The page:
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Webmatters : Bullecourt 1917, walking the battlefield
Rough Map of Area


Bullecourt Church

Bullecourt Church

Bullecourt Today

This is quite a close knit battlefield, and if you are pushed for time much can be accomplished in a vehicle.

To visit the neighbouring villages and the cemeteries a vehicle will be needed.

The village is easily accessed and the monuments and sites are well sign posted. Approaching from Écoust you will note the water tower with its commemorative inscription. Just before it is the start of the Australian Trail along the former railway embankment.

The easiest place to park your car is near the church in Bullecourt. Here you will also see some explanatory panels showing some of the possible walks in the area.

The walk described below will take a couple of hours so ensure that all valuables are locked away out of sight. You will want good walking shoes as in places it can be muddy. Don’t forget water and perhaps a snack.

The church of St Vaast (a local saint) was, like the rest of the village, completely destroyed and had to rebuilt after the war. There is a small memorial to the Commonwealth soldiers inside.

Bullecourt Church

Just to the right of the church entrance is the Slouch Hat Memorial dedicated to the British and Australian Divisions that fought here during both battles.

Whilst Australians tend to claim Bullecourt for themselves it should be remembered that it was actually British units that did the fighting to capture the village.

To the right by the wall is a monument to the men of D Battalion HBMGC (The tank crews) who served and fell in both battles.

Opposite in front of the Mairie is the village memorial.

Walking the Australian battlefield

A quick tour of the village

Walk out past the Canberra Café towards the water tower on the road to Écoust. Remember that in France you should be walking on the left side of the road to face oncoming traffic

Just after the water tower you will see a small Trail Post with an arrow on it pointing along the Australian Trail to your left. This is part of the embankment of the former Boisleux-Marquion Railway.

Turn onto the trail and pass the wooden barrier.

Along the Railway Embankment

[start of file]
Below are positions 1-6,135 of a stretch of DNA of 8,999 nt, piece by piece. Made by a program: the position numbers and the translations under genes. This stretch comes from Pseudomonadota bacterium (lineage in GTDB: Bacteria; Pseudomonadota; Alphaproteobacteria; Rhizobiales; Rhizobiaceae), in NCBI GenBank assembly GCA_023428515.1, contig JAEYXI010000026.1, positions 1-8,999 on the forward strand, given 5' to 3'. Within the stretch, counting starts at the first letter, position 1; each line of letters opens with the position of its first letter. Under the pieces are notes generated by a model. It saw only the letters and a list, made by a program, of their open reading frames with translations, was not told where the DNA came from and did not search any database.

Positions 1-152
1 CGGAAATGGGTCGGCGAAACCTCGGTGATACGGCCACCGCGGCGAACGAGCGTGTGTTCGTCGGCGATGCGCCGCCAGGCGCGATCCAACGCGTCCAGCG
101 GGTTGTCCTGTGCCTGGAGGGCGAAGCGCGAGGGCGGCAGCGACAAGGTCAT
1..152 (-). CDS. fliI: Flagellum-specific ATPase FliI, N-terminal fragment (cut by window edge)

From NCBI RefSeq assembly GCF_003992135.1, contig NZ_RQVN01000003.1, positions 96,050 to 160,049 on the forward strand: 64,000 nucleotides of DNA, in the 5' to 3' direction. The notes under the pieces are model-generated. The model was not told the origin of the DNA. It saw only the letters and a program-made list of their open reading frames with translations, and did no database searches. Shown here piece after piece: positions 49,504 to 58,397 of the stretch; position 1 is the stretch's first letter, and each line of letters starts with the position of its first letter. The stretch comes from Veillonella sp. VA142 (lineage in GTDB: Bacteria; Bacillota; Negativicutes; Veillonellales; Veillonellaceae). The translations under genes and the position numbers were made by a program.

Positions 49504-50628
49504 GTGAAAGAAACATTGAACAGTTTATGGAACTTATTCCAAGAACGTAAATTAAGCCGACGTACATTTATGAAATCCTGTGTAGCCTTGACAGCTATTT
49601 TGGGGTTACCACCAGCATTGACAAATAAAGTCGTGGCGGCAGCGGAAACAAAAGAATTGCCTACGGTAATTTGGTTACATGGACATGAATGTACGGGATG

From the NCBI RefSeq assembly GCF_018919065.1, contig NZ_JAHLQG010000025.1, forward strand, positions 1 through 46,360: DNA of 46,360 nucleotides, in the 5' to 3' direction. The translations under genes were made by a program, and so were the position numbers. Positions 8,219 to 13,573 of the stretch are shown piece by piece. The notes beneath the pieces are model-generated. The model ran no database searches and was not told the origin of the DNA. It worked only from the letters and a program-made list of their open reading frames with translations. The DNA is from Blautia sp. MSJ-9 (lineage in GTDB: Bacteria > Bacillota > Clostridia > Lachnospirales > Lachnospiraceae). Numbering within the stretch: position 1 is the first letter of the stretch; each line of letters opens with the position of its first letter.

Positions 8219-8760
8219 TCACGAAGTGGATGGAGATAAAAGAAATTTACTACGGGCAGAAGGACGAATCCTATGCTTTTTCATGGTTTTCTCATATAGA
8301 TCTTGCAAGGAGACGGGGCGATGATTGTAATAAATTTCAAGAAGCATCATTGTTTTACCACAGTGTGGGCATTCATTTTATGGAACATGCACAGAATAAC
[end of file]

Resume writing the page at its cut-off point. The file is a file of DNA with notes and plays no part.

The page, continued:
Embankment of the former Boisleux-Marquion Railway

This initial stretch of the embankment was the jumping off area of the 2/6th West Yorkshire during Second Bullecourt. Bullecourt is easily visible just to your left whilst on your right you can see the church spire at Noreuil.

The track quickly becomes a real embankment and you can appreciate the comparative safety that could be found behind it.

As the track bends away to the right you can see the sunken road on the left as it leaves Bullecourt. On the 3rd May 1917 the 26th Bn AIF were situated here at the embankment whilst the 22nd and 21st Battalions were ranged between the road and the line.


The Digger Memorial on the left

The Digger Memorial with its flagpoles on the left

You should now be able to see the Digger Memorial with its flagpoles on the horizon. The Hindenburg front line (OG1 to the Australians) was just in front of it with the support line (OG2) just behind.

The Trail markers will now suggest you turn right towards Noreuil. If you want to walk down towards Noreuil then take the route. It will eventually bring you back out of Noreuil to the Central Road (Where you need to follow the ‘short’ route arrow).

Central Road crossing from bottom (Noreuil) to top (Riencourt)

Looking back down the embankment towards the water tower
Central Road crossing from bottom (Noreuil) to top (Riencourt)

Otherwise continue along the embankment and then alongside the field to its right. Continue along the track until you reach another which crosses your path. This is Central Road leading up from Igri Corner in Noreuil where the Australians had a large munitions dump. In this area of the embankment Brigadier General John Gellibrand had his HQ for the opening of Second Bullecourt.

Near Central Road and Gellibrand's HQ

Near Central Road and Gellibrand’s HQ

Turn left and walk northwards towards Riencourt. The general protection provided by the embankment is readily evident as you look back.